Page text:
It won’t be news to readers that weather is one of the biggest factors affecting the efficient use of fertilisers.
There can be too much rain or too little rain. It can be too cold or too hot. But on the positive side, Ireland’s temperate climate is one of our best assets.
Ireland has a climate that can grow high grass yields and produce some of the highest yields of cereals in the world but, as we all know, the weather varies hugely throughout the season and targeting fertiliser at appropriate times is an essential element of that success.
Nitrogen and phosphorus are the two elements of greatest concern regarding losses as they are currently the most expensive nutrients to purchase. So, ensuring efficient use and being confident in rate reduction is essential.
Watching the weather forecast is also essential. Otherwise money could literally be washed down the drain
With this in mind, it is of paramount importance that we target fertiliser application at the most appropriate timing possible. But watching the weather forecast is also essential. Otherwise money could literally be washed down the drain.
As we hear more and more about fertiliser reduction under the Farm to Fork strategy and Ag Climatise, we also hear more about nitrous oxide, ammonia and leaching. In this article, we take a look at some of the loss pathways of these nutrients and use this knowledge to help reduce those losses.
Phosphorus (P) is lost mainly through sediment (fine soil) loss into watercourses, as P attaches itself to soil particles. The main method of P loss is overland flow. Wet soils with poor permeability, along with heavy rain, create ideal conditions for P loss.
The new regulations under the nitrates directive aim to prevent sediment and P loss by cambering roadways away from watercourses
Overall, the majority of Irish soils are fairly susceptible to P loss, but there is huge variation in the capacity for loss across soil types.
One of the main ways to prevent P loss is to avoid application of organic manures or artificial fertilisers prior to heavy rainfall. The new regulations under the nitrates directive aim to prevent sediment and P loss by cambering roadways away from watercourses. For example, if animals or tractors leave debris on the roadway, it can easily wash into a watercourse. This is also a reason for moving water troughs away from waterways.
Preventing nitrate loss
Nitrate can also be lost with heavy rainfall, as it moves easily through the soil. It is mobile in the soil and is therefore easily leached away, and is also susceptible to runoff. However, if this nitrate is available when the crop needs it most for growth, then the risk of loss to the environment is much lower. This is why it is important to spread fertiliser, particularly nitrogen, when it is in greatest demand.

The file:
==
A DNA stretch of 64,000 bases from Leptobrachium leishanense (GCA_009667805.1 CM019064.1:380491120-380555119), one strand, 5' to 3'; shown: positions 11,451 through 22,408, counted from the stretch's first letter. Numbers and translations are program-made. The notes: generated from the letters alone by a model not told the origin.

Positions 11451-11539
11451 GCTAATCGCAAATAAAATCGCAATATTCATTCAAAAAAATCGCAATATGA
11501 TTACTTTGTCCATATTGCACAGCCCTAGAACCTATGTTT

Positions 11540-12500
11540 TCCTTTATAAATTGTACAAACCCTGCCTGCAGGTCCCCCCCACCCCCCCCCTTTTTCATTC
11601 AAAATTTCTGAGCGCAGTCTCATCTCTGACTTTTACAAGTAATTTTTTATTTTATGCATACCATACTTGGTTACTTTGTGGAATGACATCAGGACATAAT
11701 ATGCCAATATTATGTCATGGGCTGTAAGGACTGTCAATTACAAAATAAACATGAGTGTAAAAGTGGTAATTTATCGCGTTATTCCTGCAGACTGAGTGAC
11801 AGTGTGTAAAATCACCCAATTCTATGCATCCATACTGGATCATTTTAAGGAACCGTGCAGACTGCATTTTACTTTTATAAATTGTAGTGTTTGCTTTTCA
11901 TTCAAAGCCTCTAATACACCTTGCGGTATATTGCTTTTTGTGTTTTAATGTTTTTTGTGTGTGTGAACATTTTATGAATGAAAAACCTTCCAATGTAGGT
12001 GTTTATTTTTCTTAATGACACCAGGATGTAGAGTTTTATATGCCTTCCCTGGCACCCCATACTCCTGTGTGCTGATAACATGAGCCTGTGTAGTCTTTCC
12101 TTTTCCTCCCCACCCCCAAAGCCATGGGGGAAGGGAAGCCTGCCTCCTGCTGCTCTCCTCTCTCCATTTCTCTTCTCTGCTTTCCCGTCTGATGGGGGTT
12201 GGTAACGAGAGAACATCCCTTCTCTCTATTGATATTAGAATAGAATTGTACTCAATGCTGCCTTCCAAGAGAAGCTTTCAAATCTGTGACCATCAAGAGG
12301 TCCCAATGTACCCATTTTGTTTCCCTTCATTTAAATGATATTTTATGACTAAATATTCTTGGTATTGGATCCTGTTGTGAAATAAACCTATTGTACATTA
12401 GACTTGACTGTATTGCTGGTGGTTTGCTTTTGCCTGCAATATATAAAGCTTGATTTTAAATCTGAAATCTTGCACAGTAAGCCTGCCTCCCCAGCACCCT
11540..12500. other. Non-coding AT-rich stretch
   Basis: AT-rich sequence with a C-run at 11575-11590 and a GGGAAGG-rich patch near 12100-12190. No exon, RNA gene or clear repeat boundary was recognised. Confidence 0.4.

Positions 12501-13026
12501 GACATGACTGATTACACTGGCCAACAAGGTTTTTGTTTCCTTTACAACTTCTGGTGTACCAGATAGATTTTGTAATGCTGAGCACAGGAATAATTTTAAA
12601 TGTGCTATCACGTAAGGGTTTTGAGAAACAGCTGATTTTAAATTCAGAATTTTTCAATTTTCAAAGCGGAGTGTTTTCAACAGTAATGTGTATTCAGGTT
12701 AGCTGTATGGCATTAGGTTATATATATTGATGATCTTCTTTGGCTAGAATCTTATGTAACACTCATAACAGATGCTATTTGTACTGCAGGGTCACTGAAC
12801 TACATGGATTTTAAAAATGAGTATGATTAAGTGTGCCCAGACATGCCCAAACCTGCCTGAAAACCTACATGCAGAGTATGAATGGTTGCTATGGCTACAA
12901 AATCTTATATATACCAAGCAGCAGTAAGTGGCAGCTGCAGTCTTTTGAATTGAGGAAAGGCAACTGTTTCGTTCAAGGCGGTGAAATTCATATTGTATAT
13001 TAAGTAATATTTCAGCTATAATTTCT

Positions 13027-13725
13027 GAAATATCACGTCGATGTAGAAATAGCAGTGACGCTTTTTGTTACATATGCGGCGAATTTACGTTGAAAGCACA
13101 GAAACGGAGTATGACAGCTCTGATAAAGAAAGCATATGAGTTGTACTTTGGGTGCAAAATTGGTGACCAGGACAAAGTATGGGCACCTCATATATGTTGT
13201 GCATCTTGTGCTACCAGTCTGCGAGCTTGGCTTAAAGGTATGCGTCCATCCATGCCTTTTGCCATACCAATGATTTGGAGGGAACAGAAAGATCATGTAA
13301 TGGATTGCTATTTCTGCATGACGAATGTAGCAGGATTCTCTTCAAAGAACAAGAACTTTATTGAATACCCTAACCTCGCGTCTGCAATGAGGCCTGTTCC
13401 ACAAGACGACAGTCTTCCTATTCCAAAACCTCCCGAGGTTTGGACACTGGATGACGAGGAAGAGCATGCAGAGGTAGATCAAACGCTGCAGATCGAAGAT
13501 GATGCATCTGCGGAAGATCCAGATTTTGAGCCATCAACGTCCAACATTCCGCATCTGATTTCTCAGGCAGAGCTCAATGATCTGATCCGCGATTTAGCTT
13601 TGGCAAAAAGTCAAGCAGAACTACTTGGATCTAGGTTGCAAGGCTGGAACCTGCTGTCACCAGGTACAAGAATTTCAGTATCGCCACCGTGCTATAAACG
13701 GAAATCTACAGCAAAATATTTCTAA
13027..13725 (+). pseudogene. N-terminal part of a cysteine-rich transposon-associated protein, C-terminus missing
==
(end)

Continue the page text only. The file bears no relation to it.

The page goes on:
However, leaching can still occur during periods of high demand if recently spread nitrogen is followed by heavy rain.
It is important to remember that spread urea can also be leached
Large amounts of rain in a short period can cause nitrogen to be leached immediately, whereas steady and low levels of rain can assist with nutrient deployment and crop growth. Leaching is also much more likely when land is at field capacity.
It is important to remember that spread urea can also be leached, especially where heavy rain is on the way and temperatures are low.
Reducing nitrogen gas emissions
Ammonia emissions are receiving a lot of attention at the minute, and plans to reduce them include the use of low-emission slurry spreading and handling equipment and protected urea in the case of artificial fertilisers. However, neither of these can displace good application practice when spreading.
Ammonia is lost through volatilisation. This generally occurs when temperatures rise, but can decrease when soil moisture levels rise.
Where lime has been spread on land, urea should not be spread for at least three months
However, research has shown that loss can occur when temperatures are high and soil moisture levels allow the fertiliser to dissolve, but where moisture level is not high enough to prevent losses to the atmosphere.
Soil pH can also affect volatilisation. Where lime has been spread on land, urea should not be spread for at least three months. However, urea can be spread before lime application. Teagasc recommends 10 days between urea application and lime application.
Nitrous oxide losses generally occur where CAN is spread and the loss comes about as a result of denitrification. Low levels of oxygen in the soil can increase the risk of this loss where nitrate converts to nitrous oxide, so once again, applying fertiliser when it is needed most can help prevent losses.
As a decrease in oxygen levels can cause denitrification, the process is likely to increase where land is wet or heavy rain occurs. This is why CAN is not used early in the season for grass growth, but it should not be used in high temperatures either.
Increases in soil temperatures can lead to an increase in denitrification, which is one reason why fertiliser should not be applied in high temperatures.